It is that time of the year again when final exams are just around the corner. If you’re looking for some guilt-free procrastination, why not start planning your elective?
Overseas electives are arguably the most exciting part of med school. It’s the perfect excuse to travel (not that you should ever need an excuse) and you’ll also get to see patients presenting in weird and wonderful ways that you could only ever imagine back home. Having said this, we’ve all heard stories about the nightmare elective and the endless stress that takes over when things don’t go to plan. As they say, failing to plan is planning to fail and when it comes to your elective, it’s absolutely spot on.
The first and most important decision to make is where to go. Do you opt for a first world country where you might see cutting-edge procedures or should you instead go to a third world country where patients present with fascinating illnesses that have long been relegated to the realm of textbooks in countries like Australia?
- Research opportunities
- Networking with important contacts
- Skills more applicable to Australian healthcare
- ‘More of the same’ – most first world clinical settings are very similar
- Lost opportunity to be pushed outside your comfort zone
- Cost – expect non-refundable application fees in the hundreds
- A completely new and foreign experience
- Learning to adapt in low resourced settings
- More affordable
- Cultural appreciation
- Safety – although if you do your research you will be safe
Ultimately, both sides have their merits. It is worth keeping in mind that many reputable centres in first world countries have a long waiting list and will only consider applications supported by university letters of recommendation. With that in mind, this is a rare opportunity to get into some of the leading healthcare centres in the world. Remember to also consider language barriers!
Self-directed vs. Company Electives
There are several companies that offer ‘pre-packaged’ electives to students. It is definitely worth considering these options, particularly if you are not a seasoned traveller or if you are travelling to a country where safety may be an issue. You will of course be paying a lot more money for it so it’s worth trying to plan your own if you can – even if there are hiccups along the way, you’ll definitely learn invaluable life skills!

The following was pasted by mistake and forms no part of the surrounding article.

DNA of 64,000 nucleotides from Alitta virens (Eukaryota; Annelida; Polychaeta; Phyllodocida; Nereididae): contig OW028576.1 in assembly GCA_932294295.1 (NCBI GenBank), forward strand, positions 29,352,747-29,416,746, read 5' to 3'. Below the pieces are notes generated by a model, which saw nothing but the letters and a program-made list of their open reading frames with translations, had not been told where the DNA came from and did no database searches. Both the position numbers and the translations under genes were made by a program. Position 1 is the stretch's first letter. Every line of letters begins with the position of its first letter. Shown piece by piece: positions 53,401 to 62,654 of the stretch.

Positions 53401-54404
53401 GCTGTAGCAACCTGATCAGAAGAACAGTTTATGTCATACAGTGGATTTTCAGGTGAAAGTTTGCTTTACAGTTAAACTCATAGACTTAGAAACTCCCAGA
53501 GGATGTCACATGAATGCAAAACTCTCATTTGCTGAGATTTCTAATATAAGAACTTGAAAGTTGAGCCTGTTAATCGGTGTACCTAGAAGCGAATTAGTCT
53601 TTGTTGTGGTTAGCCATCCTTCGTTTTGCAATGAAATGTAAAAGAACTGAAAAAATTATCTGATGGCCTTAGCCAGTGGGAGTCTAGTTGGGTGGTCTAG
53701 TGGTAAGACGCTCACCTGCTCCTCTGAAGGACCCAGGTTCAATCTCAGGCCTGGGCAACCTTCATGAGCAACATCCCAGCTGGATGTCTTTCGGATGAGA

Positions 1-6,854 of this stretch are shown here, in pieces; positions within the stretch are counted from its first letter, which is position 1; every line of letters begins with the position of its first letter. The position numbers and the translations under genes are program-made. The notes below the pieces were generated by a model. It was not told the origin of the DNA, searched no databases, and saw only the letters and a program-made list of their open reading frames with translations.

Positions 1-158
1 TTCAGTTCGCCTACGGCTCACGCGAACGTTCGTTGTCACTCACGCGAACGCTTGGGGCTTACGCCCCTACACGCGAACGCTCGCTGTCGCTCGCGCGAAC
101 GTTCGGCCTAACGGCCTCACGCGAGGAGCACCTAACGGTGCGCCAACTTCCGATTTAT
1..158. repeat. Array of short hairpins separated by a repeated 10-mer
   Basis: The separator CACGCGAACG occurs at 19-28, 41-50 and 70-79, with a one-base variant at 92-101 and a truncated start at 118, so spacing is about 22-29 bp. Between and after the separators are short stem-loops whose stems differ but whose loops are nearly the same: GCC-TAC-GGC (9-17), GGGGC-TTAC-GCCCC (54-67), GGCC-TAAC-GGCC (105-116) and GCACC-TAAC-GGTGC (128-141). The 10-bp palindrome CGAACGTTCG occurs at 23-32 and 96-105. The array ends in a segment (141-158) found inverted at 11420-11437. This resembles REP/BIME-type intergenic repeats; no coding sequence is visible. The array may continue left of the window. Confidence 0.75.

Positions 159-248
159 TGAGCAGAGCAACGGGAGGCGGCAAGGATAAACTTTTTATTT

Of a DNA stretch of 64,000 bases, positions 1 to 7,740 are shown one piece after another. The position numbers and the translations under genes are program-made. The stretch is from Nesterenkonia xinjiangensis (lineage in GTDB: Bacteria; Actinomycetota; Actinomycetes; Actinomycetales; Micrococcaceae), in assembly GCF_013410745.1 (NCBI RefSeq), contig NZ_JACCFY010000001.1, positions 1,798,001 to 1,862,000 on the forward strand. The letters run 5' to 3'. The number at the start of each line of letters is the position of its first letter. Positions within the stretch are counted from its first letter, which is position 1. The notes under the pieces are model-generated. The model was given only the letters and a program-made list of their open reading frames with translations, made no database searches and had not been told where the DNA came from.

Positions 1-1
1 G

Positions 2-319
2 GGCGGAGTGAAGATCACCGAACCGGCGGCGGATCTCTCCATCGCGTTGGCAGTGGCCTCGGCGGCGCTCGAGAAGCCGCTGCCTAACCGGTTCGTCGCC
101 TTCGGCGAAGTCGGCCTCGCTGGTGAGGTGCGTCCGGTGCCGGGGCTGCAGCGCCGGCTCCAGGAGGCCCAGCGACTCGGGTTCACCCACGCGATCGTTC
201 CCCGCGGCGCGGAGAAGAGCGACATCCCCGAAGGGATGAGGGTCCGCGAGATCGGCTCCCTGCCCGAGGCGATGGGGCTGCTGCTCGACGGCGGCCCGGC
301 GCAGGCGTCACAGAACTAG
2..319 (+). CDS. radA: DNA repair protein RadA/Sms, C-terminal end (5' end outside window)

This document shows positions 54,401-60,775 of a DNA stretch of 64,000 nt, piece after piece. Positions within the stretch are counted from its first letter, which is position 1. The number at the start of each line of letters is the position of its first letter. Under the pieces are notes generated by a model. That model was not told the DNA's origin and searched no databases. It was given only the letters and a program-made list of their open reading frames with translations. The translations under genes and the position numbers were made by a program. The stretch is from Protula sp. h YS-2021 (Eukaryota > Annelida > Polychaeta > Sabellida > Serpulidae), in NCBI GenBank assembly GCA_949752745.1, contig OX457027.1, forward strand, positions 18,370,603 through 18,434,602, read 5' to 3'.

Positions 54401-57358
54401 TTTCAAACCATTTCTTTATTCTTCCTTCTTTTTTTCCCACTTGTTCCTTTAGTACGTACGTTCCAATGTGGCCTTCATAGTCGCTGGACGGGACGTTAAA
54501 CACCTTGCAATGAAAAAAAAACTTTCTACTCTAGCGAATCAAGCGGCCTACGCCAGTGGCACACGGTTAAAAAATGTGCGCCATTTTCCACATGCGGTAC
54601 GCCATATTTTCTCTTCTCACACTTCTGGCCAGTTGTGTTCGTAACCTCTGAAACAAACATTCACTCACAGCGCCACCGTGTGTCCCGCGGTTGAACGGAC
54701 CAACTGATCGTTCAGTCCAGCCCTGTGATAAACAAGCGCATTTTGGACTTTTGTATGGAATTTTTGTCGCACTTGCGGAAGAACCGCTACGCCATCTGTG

If you’ve decided to do it yourself there are two main things to consider; transport and accommodation. There are comparison sites available for both so be sure to take advantage of them to avoid paying more than you need to.
Skyscanner is my go to site to compare flights. Some people say booking on Tuesday gets you the cheapest flights, so far that’s been the case in my experience. If you don’t want to be checking prices everyday sign up to email newsletters from sites like Iknowthepilot.
Some hospitals will have accommodation but the costs may be prohibitive, especially in first world countries. If you are travelling alone, staying at a hostel will save you a lot of money and it’s also a great way to meet new people. You’ll want to avoid dodgy hostels (accommodation is certainly one of those things that can make or break your trip) so be sure to check comparison websites like Hostelworld. I will admit I wasn’t the biggest fan of hostels (think small beds, shared bathrooms etc.) but after a few good experiences, I’ve been converted. Having said that, they’re not for everyone. If this is the case you, try Airbnb. Hotels should be last on your list as staying for a couple of weeks will almost certainly break the bank.
This is THE most important tip of them all. Electives left to the last minute almost invariably go wrong and at best you’ll be paying way more than you need to. Book your flights at least 3 months in advance to avoid ticket price scalping or worse still, sold out flights.
Before you leave
- Bookings – have a calendar to make sure all the dates align correctly (triple check everything!)
- Travel insurance
- DFAT registration
- Have a backup elective – there are often last minute cancellations
Remember to travel onwards after your elective. With super busy lives ahead of us as future interns and JMOs, you cannot afford to turn down a chance to see the world.